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Man held after deaths of Chicago officers struck by train says he found gun, test-fired it

Posted: 6:39 PM, Dec 20, 2018
Updated: 2018-12-21 00:39:02Z

His lawyer says Edward Brown found a handgun in a fanny pack and decided to fire it out of curiosity.

But the sound of gunshots on the city's South Side apparently drew the attention of two Chicago police officers who pursued Brown, ran onto train tracks and were fatally struck from behind by a Metra train , authorities said.

Brown has a $200,000 bond after a court hearing on Thursday afternoon.

"It's his first arrest of his whole life and my client had no intention for anyone to get hurt," said attorney Frank Kostouros. "Ultimately, he's a good kid who made a mistake."

Brown, 24, faces a charge of reckless discharge of a firearm and aggravated unlawful use of a weapon, both felonies.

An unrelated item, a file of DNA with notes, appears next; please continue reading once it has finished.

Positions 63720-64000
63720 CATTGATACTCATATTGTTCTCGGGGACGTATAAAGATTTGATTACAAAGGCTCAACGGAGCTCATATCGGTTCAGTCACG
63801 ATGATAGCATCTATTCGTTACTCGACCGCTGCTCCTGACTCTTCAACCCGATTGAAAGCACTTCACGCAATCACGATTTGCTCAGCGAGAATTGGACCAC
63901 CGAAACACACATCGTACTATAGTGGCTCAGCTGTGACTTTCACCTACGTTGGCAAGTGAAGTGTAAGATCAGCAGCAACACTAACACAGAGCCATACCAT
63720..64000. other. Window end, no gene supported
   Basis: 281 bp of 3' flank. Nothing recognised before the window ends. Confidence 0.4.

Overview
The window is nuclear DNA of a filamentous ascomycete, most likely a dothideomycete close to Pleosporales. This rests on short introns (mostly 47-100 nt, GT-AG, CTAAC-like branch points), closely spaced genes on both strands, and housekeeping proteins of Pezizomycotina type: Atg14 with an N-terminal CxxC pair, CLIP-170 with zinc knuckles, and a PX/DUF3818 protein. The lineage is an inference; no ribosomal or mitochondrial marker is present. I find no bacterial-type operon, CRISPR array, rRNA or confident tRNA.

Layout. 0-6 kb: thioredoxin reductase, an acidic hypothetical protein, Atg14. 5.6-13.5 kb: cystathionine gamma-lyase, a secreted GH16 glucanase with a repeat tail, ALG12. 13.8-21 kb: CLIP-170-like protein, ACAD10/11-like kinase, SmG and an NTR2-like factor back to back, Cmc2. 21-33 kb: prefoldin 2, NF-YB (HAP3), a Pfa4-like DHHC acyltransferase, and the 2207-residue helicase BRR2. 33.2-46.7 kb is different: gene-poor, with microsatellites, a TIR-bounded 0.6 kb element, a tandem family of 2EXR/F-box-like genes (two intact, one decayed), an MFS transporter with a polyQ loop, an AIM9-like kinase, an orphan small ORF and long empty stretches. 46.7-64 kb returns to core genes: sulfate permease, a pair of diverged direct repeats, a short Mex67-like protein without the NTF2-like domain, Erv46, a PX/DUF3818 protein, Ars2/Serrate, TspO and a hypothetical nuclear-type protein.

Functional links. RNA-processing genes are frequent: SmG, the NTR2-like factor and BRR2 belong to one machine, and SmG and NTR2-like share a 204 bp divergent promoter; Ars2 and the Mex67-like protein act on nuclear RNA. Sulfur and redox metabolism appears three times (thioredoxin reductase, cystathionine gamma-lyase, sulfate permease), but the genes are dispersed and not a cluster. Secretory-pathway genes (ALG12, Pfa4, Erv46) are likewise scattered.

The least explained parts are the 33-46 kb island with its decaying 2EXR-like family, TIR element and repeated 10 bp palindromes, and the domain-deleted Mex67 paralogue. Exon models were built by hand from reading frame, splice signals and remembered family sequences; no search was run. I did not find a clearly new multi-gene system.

The two officers responded Monday to a shots-fired call -- issued after a ShotSpotter sensor detected gunfire -- and followed Brown, who ran onto the train tracks, Chicago police said.

Prosecutors said the suspect found the fanny pack carrying a .380-caliber gun and ammunition after it was dropped by someone taking out the garbage.

Brown took the contents home and then decided to fire it by the tracks, said Cook County Assistant State's Attorney Guy Lisuzzo.

"Curiosity got the best of him," said Kostouros, who said his client was not aware of the officers' presence.

Body camera audio indicates that officers Conrad Gary and Eduardo Marmolejo were aware of a northbound train in the area during the chase, but they did not realize a southbound train was approaching, according to police Superintendent Eddie Johnson.

The noise from the northbound train apparently masked the sound coming from the other train, said police spokesman Anthony Guglielmi. There's no indication the officers saw the southbound train before it struck them, he said. It was traveling at 60 to 70 mph.

Gary, 31, had been on the force 18 months. Marmolejo, 37, joined the department 2½ years ago, Johnson said.

Brown has no criminal background and works as a prep chef at a restaurant downtown, according to information gleaned during Thursday's court proceedings.

The next court date is scheduled for December 27.